When teaching children about kindness it’s helpful to be clear and state what it is and what it looks like, AND what it isn’t!
Kindness IS about treating others the way I like to be treated. It is NOT selfish, rude nor does it put people down or hurt people on purpose.
Little children can feel strong emotions and yet not really know how to identify those emotions or know what to do about them. Because these emotions are strong their reaction usually matches it, sometimes with a punch or an unkind word! This is where our phrase “Stop, look, think and speak!” can be used as a quick reminder of what to do when situations arise. This phrase can be a helpful in teaching children what to say in the moment. Stop is where we catch ourselves, and breathe so that we can kick start our brain into right action. Once we can think things through we can appreciate what we are feeling. We are then more able to look at the situation or friend and begin to build an understanding of what the other person may be feeling. Empathy for others is vital for being kind, as kindness is an action towards another person or living thing. Having empathy is difficult for young children, due to an egocentrically innate disposition, a natural part of childhood. It the responsibility of adults to gently expand the ego circle around the child to include others. By directing children to look at the person concerned will help, as faces give clues as to the emotion being expressed. The last part is to empower children to speak, to verbalise feelings or what has gone wrong. Giving children specific phrases to use with others in play, such as, “When you’ve finished can I have a turn?” or “Stop, I don’t like it when you chase me” can be helpful and scaffolds their learning in these situations. We help children articulate what is happening or what they are feeling. We want to teach children that words are powerful.
Teaching from a Head Heart and Hand perspective
As educators we are concerned with cognitive development, and thus, we have included the ‘head’ as an important first step toward regulating emotions, especially those strong emotions such as anger. It’s important to note that all emotions are an important part of being human, its what we do about them that matter. Teaching children practical ways to feel calm, such as taking deep breaths, take a run outside, jump on the trampoline or blow some bubbles can be helpful strategies that children can begin to use when they find themselves in a heightened emotional state.
Once we have our head in a thinking space, we can address the heart. What is in the heart is what we think about, what we do is shaped by what we know, what we believe determines our self-understandings and what we want can overwhelm our reasoning. This complex interplay of our thinking, values, actions and desires form the real us. It’s the heart of who we are. It takes a change of heart to be feeling soft and warm, to allow for actions that are kind.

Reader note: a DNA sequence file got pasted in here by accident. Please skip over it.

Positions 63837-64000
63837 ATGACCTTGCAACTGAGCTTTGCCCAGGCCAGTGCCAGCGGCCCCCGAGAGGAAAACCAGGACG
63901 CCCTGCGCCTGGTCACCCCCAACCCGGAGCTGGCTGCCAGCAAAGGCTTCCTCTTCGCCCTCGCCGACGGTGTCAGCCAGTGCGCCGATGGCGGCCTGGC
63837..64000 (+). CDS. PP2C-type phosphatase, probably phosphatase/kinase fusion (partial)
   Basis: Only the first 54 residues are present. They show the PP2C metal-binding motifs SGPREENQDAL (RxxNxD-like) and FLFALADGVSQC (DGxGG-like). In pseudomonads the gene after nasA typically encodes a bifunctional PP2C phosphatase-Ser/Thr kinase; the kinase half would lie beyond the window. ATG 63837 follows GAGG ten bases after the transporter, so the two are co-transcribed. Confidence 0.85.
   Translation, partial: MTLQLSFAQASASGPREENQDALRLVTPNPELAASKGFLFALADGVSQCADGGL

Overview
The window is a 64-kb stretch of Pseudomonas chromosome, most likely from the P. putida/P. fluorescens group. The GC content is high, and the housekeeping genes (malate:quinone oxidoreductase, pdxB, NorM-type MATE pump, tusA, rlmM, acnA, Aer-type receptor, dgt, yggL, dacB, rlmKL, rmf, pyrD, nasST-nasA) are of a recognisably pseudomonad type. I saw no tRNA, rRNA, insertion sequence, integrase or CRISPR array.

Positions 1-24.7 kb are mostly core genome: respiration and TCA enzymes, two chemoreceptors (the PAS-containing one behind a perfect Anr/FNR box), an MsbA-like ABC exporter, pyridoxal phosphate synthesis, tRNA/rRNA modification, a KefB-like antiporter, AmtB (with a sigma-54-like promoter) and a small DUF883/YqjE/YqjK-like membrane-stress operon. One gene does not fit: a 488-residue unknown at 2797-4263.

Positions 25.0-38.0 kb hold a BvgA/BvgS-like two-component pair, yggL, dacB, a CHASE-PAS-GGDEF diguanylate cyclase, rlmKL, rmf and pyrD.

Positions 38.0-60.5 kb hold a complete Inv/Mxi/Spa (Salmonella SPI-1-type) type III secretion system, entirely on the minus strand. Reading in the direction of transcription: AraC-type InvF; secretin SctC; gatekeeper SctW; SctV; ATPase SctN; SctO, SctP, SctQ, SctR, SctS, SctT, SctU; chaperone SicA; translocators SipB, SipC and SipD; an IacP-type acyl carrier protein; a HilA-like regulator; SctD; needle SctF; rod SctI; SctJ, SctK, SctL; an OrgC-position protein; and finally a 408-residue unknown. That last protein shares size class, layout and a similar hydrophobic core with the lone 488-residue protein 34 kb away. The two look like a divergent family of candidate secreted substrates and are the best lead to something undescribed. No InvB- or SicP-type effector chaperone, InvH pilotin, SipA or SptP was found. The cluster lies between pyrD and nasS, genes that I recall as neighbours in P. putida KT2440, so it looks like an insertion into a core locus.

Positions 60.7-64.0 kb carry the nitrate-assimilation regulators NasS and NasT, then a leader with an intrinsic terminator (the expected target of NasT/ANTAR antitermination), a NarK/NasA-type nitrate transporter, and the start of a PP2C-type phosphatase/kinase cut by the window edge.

Our hands give practical expression to what we think and feel. The works of our hands reflect what is going on in our heart and our heads. Our will, or ability to choose determines how we will act. Little children are helped when we specifically teach what kind actions look like; they are friendly, caring and helpful.
Practical ways to teach kindness:
Use everyday items to challenge children to think of a way to use it for kindness:
- Crayon/pencil- draw a picture/write a letter for someone
- Craft materials- make something for someone
- Toy- take turns with a friend
- Book – look at pictures together
- Chair- ask someone to sit with you
Teach children to use kind and friendly words and phrases. When we repeat
phrases over and over children have a greater ability to use them for speaking instead of hitting or taking. Give children an action such as hold up their hand, and say, “Stop, I don’t like it when you…”. Helping children to articulate and build a vocabulary about the problem can be very powerful. Remember the child is not the problem; the problem is the problem!
Dramatise pretend situations together; it is not only fun, but also a form of practising this important skill.
Teach specific simple social skills. Right from when children are very little we can encourage the skill to greet other people in a friendly way. To look, smile and say hello is a vital skill for being confident and competent to play well with others. Model it to children; practise it with familiar adults and peers.
Play ‘guess what I’m feeling’ games with each other and with a mirror. Children do not automatically recognise emotions on their or other people’s faces. Challenge children to show an angry, happy and sad face to show them what it looks like. Later, you can include more complex emotions such as surprise, excitement, or fear.
Build social skill phrases that children can use, such as, “Can I play with you?” “What are you playing?” “Lets build a tower!” “Can I have a turn after you?” “Wow, you can ride very fast!” You can do this when you are spending time and playing together. Insert the phrases as appropriate, modelling and teaching purposefully through playful episodes.
Give children opportunities to be helpful. Include them in the shopping, washing and other daily chores. Children who have these opportunities learn what helpful actions are, and generally children love to help! For example: Children can set the table for the evening family meal. By participating in this exercise children have learnt their importance in the family. When shopping have children get the packet from the bottom shelf, and another from the middle shelf in the supermarket. Suddenly we have positional language learning experience, which is the building blocks of pre-mathematics learning. It is also a confidence building and inclusive activity to do together.